We are receiving regular updates from Public Health England regarding the Coronavirus and any related advice. Please check this page for up-to-date information.
Which Covid-19 test should you use?
Parents and carers of children who have been advised to self-isolate by their education setting or by NHS Test and Trace are now able to apply for a Test and Trace Support Payment or discretionary payment of £500, if they meet the eligibility criteria. The extension of the Test and Trace Support Payment scheme, which is administered by district and unitary local authorities in England, ensures that parents receive the financial support they need if they are unable to attend work due to childcare responsibilities. For full details see below:
Please watch this video message from Cllr White, our Lead Member for Education, thanking school staff teams.
Please also see this reminder from Kingston Public Health to Parents reporting Covid symptoms.
Although we have not seen a rise in Covid-19 cases, within our school community, it is imperative that we remain vigilant. Please do not send a child to school who is unwell and if they have any of the Covid-19 symptoms, no matter how mild, they must be tested.
I ask that you stay ever vigilant, in order to help protect the whole school community, especially as we move towards the festive season.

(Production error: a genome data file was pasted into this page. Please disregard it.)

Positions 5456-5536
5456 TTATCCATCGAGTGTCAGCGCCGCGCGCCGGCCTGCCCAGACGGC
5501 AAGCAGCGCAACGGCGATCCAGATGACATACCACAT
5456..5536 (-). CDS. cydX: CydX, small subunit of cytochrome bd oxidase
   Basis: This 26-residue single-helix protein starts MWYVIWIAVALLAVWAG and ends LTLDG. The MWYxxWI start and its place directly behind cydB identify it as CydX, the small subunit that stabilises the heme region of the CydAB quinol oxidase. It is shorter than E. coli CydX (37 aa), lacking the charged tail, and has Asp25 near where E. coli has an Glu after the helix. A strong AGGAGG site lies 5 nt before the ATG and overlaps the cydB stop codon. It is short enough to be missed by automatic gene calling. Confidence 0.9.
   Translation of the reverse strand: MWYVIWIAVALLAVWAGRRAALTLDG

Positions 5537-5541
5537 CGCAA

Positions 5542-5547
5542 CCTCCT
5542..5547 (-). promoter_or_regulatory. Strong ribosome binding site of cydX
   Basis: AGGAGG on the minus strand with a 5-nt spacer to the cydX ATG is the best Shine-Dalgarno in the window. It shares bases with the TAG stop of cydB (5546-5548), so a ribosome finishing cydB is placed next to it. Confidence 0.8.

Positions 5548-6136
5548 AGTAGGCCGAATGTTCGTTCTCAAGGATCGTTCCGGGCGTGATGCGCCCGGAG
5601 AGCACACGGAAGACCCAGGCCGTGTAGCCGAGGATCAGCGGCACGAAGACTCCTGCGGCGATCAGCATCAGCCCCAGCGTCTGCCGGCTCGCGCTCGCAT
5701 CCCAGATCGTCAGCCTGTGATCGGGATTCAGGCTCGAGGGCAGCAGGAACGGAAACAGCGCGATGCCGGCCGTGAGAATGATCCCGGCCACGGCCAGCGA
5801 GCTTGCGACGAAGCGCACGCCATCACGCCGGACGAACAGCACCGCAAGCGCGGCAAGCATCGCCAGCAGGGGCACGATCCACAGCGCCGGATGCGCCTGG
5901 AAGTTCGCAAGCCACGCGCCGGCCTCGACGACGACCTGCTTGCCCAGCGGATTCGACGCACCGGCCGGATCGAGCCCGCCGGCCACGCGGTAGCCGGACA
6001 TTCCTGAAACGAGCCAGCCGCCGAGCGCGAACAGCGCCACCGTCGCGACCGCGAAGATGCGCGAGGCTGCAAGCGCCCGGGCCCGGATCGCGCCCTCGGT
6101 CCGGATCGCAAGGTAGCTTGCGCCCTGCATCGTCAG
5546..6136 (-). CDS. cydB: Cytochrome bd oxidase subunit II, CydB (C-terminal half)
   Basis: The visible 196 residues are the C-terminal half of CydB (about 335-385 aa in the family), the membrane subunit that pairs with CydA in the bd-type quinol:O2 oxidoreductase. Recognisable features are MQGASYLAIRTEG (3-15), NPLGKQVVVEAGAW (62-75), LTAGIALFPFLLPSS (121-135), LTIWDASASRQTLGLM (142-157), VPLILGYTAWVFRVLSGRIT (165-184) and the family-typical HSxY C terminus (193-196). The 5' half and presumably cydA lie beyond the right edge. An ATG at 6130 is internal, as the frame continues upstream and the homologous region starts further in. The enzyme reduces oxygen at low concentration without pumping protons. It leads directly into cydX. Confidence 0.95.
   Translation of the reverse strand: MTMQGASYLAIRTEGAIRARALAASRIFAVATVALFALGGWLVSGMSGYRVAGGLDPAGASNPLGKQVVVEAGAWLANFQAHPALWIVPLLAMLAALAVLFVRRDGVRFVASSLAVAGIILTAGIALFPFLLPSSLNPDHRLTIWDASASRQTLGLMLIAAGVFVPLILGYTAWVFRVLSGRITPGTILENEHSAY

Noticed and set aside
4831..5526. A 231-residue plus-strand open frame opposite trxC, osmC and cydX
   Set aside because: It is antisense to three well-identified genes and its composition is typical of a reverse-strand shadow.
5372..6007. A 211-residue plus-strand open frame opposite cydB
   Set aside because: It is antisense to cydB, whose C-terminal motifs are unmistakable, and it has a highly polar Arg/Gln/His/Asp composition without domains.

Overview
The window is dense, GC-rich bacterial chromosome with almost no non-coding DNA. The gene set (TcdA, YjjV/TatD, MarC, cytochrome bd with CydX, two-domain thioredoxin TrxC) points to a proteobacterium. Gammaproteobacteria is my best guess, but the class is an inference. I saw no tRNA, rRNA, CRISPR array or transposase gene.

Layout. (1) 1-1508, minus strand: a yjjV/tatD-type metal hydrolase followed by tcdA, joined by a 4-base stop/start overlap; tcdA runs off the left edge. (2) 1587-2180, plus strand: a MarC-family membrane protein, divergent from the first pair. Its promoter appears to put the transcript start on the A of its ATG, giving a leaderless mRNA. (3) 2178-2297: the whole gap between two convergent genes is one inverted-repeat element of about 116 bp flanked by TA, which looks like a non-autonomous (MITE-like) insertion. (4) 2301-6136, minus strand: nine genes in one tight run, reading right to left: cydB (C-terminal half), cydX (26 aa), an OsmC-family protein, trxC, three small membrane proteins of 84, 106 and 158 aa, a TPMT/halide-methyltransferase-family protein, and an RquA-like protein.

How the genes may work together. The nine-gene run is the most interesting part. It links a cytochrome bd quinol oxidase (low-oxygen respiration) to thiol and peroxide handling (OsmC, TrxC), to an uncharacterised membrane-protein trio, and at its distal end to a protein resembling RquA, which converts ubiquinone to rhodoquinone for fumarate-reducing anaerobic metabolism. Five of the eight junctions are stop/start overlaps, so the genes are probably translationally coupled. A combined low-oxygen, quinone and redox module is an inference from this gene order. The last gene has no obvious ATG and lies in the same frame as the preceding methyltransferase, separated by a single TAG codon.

I also wish to share with you the following message from Iona Lidington, the Kingston Director of Public Health.
Video from Iona Lidington
Thank you for your continued support.
Please see photos below.
- Public Health England South London HPT on 0344 326 2052
The Department of Education has launched a new helpline to answer questions about COVID-19 related to education. Parents and young people can contact the helpline as follows:
Phone: 0800 046 8687
Opening hours: 8am to 6pm (Monday to Friday)
Please use the links below to see examples of personal hygiene teaching that the school is implementing at this time.
KS1: Horrid Hands and Super Sneezes
KS2: Hand Hygiene and Respiratory Hygiene
Advice from the YoungMinds Website about anxiety in the Time of Coronavirus
Feeling concerned or overwhelmed by the news is understandable, especially if you are struggling with your mental health or you have a physical illness. It might be that you’re anxious about your own health, or someone in your family, or what impact the virus will have on your life. Here are some steps you can take if you are feeling anxious: Talk to someone about how you’re feeling. Whilst it is normal to feel worried, if you are starting to feel overwhelmed, it’s important to acknowledge your feelings and speak to someone you trust, whether that’s a friend, a family member, a teacher or a helpline.